n.b. Fill power is a measure of the down’s ‘loft’. It relates to it’s ability to trap air within its 3D structure, thus the higher the value, the more air is trappable in the down, and the more air is trapped the more it can be warmed by your body heat, thus contributing to the bags overall warmth.
Mountain Equipment Kongur jacket:
This heavyweight jacket, (my version now last season), has regularly been touted as bombproof, persistently being named as best waterproof jacket in many tests. I have to agree with those results, this thing has performed admirably, barring the inevitable water ingress at the cuffs and hem, (where the cuff meets your inner sleeve, and where the hem drawstring soaks up water), this jacket has kept me pretty much bone-dry, even during a 12-hour summer washout on Scafell Pike in the Lake District.
Being a 3 layer Gore-Tex Pro shell fabric, (with reinforced/higher denier face fabric panels in the relevant places, i.e. shoulders, arms and hips), this epic waterproofing and durability must inevitably come with somewhat reciprocal breathability, (it can get hot and sweaty in here when reasonably active!), however, water resistant pit zips and the double, (inner and outer), storm flaps on the main zip, mean that substantial venting is available which I find to be quite useful!
There are 4 external pockets, two being big enough to take an OS map, and one containing a plastic whistle attached to a section of cord! The double storm-flap with it’s drainage channel, is a boon when you’re active and generating masses of heat, allowing you to unzip the jacket fully whilst doing up the hook & loop fasteners, this keeps the rain and wind off/out and dumps heat and moisture at the same time.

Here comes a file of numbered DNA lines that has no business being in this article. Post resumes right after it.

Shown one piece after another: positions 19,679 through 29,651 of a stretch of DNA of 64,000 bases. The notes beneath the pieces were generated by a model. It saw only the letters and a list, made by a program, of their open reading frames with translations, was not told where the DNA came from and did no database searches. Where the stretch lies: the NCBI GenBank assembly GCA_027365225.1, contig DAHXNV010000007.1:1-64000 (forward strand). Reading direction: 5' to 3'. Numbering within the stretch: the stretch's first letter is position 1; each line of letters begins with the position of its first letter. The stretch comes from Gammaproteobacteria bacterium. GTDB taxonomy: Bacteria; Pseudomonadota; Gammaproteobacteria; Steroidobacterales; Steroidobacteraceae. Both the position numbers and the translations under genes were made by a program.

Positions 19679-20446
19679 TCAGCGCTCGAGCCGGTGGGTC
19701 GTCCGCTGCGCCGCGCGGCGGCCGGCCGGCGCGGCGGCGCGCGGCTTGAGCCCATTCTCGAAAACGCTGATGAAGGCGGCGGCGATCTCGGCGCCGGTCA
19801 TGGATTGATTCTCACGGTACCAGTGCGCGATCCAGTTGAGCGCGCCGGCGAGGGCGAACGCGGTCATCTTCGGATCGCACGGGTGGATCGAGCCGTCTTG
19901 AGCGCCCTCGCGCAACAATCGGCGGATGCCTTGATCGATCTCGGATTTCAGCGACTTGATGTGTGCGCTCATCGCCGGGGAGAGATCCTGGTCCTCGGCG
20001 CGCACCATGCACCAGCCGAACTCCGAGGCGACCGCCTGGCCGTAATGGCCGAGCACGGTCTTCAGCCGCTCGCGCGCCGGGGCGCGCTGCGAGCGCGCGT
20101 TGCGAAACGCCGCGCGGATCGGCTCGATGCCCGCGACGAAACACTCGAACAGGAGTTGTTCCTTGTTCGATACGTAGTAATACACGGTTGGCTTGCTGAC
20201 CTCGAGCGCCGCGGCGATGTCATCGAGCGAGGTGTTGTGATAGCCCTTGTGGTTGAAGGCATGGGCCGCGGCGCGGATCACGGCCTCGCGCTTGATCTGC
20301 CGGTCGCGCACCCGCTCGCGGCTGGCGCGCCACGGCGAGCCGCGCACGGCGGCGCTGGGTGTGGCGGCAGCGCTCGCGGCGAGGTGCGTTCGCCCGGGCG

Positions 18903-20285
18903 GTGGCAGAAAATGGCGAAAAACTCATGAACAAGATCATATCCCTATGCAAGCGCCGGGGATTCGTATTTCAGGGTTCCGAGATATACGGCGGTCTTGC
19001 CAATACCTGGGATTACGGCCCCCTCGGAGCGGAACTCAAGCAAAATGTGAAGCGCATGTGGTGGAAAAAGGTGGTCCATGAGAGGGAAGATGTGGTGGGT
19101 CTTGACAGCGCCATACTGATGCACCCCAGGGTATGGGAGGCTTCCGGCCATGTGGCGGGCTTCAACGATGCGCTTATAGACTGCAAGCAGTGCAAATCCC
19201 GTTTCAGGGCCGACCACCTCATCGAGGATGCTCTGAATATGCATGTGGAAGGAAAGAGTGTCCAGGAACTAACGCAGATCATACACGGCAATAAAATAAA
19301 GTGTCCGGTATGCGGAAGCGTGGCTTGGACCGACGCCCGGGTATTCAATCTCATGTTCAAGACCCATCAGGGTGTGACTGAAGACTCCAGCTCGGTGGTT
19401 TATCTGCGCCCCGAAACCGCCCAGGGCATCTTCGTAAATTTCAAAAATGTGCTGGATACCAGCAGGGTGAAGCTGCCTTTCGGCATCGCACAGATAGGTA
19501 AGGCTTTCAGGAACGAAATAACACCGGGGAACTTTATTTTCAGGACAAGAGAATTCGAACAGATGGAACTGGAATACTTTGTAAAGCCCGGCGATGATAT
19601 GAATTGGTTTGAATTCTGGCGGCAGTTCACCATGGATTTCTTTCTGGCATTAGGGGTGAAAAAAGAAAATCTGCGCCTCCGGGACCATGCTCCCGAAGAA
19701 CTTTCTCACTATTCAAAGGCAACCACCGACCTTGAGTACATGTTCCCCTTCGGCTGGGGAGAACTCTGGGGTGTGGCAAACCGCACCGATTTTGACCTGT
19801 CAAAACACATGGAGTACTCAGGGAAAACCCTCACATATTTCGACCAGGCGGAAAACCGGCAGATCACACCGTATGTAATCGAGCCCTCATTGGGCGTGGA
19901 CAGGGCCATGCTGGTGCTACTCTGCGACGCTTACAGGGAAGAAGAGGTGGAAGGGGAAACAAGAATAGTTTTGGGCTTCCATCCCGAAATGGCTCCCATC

- Darker material indicates the reinforced areas. See double storm flap on main zip also.
Mountain Equipment Eclipse Hooded Zip Tee:
Mountain Equipment, a favourite brand of mine, have been around for some time and have been involved in many pioneering expeditions, thus they have a great deal of experience and expertise when it comes to producing functional kit. This piece is a testament to that and one that I prefer to reach for in the majority of situations in some context or another.
Take the hood/collar design for example, the zip is offset and guarded, so as to not abrade the user’s face. The collar extends to the bridge of the nose at the front and the hood extends from the top of the collar, (thus can be folded down/away if desired), and the whole thing results in a balaclava-style covering for the head and face when zipped up. Very versatile, due to the number of different ways that the hood/collar combination can be used, and though it might sound gimmicky, it actually works well and makes life somewhat easier, (like only the best tech can!).
- See balaclava-style hood, thumb-loops, green & grey grid-fleece body-mapped fabrics and deep zip.